spinel, Sri Lanka - gemology career optionsspinel, Sri Lanka - gemology career options

Gemology Career Options

Thinking of becoming a gemologist? Consider these gemology career options, compare their estimated salaries, and decide which one may be right for you.

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So, you're interested in gemstones and want to pursue a gemology career? Fortunately, there are many different rewarding job opportunities for a certified gemologist. Take a look at the following options, compare their estimated annual salaries, and see which one may be right for you.
spinel, Sri Lanka - gemology career options
Lavender, oval Portuguese-cut spinel, 7.01 cts, 14.0 x 1.0 x 7.0 mm, Sri Lanka. © Rob Lavinsky, www.iRocks.com. Used with permission.

Gemology Career Training and Certification

A gemology career requires no formal college degree. However, you'll need to take some trade classes to receive your certification. The International Gem Society offers an online Professional Gemologist certification course. The Gemological Institute of America offers a Graduate Gemologist program. You can find programs offered by other organizations, too.

Your specific plan of study will depend on what career option interests you most. For example, those who want to cut gemstones should look into gem faceting classes in adding to gemology training. Those interested particularly in diamonds may consider additional diamond specialist courses. There are also programs and classes focused on colored gemstones, pearls, and retail jewelry.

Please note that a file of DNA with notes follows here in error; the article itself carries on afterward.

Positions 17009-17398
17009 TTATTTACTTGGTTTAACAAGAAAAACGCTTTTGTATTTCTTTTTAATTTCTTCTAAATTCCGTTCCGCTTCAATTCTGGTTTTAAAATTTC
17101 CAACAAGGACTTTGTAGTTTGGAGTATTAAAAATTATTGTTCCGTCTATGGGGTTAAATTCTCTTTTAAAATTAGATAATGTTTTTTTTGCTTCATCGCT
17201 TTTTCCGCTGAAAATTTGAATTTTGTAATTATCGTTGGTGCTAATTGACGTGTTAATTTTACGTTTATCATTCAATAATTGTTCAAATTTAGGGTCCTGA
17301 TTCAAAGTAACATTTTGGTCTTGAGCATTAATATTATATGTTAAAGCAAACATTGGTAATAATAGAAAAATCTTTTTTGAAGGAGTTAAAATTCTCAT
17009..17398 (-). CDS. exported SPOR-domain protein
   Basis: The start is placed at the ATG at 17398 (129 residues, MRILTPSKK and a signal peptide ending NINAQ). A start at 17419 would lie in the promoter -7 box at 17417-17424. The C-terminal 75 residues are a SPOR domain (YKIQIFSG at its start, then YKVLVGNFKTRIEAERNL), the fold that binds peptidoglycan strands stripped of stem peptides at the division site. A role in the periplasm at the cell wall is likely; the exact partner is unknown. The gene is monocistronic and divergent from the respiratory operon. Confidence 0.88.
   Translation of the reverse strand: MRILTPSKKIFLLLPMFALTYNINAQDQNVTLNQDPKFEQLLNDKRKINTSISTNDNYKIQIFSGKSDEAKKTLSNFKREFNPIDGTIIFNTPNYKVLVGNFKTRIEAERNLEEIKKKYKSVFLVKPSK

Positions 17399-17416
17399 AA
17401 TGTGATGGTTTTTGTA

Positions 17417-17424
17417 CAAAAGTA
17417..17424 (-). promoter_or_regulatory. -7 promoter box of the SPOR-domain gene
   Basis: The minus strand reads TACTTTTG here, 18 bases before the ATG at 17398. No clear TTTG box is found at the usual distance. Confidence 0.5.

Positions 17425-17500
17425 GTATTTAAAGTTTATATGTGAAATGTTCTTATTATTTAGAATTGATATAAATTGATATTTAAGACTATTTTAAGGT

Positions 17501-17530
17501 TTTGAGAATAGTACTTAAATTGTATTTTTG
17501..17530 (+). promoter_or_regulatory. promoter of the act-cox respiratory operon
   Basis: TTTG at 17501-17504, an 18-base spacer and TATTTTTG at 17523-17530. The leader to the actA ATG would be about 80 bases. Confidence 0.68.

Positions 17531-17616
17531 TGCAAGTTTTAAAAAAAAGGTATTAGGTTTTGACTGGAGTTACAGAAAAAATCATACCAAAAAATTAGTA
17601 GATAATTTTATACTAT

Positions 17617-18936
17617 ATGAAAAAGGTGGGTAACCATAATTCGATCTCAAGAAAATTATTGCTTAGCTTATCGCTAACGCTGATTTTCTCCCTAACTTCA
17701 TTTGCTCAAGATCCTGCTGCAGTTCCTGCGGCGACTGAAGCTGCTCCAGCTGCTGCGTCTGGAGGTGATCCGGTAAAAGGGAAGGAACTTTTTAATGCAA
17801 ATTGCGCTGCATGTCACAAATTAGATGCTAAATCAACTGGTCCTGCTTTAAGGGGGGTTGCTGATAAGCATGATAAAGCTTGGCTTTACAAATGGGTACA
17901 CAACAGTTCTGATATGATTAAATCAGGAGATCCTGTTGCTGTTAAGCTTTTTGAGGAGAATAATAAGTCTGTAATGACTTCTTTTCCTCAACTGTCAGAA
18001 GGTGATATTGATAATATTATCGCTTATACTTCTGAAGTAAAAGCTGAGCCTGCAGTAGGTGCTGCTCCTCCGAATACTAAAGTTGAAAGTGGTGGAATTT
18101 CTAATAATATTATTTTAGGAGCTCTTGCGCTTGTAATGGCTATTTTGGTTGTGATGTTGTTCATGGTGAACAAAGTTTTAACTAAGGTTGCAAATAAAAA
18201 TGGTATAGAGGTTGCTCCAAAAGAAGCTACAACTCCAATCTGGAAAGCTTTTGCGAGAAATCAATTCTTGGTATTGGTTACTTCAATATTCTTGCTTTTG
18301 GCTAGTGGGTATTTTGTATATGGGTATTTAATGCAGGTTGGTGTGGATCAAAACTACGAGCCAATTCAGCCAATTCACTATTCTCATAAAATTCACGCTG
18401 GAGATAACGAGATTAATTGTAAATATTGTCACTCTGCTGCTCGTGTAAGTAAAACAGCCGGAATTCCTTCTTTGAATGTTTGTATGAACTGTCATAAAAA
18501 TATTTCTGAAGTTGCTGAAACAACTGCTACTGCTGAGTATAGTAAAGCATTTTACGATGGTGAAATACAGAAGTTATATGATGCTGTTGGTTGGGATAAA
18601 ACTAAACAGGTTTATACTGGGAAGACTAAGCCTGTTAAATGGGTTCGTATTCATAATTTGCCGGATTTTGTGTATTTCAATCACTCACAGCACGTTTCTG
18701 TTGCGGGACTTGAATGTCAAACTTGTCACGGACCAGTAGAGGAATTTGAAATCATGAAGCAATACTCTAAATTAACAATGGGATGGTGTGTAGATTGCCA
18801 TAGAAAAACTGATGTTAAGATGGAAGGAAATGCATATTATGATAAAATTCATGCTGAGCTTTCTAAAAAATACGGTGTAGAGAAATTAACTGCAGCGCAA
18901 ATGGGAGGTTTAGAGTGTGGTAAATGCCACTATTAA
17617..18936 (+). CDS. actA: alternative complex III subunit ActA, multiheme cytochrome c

Of course, much of your education will take place after you land your first job. Real-life experience is sometimes just as valuable as what you learn in the classroom.

cushion-cut sphene, Pakistan - gemology career options
GIA-graded, cushion-cut sphene gemstone, 2.94 cts, Pakistan. Photo courtesy of liveauctioneers.com and Jasper52.

Salary Information

Most gemology jobs can begin at salaries of $30,000 per year. Depending on the specific position and job location, some may reach six figures for people with additional experience.

All the estimated annual salaries noted below are in US dollars and based on 2014 information.

Lab Gemologist: $40,000 to $65,000

If you have a scientific inclination, you may want to work for a gemology laboratory. Satisfy your curiosity by investigating new gemstones out in the field or bring them back for evaluation. You'll use sophisticated lab equipment to study the physical and optical properties of gemstones as well as their formation. Lab gemologists are frequently called on to identify gemstones and assign grades to help estimate their value.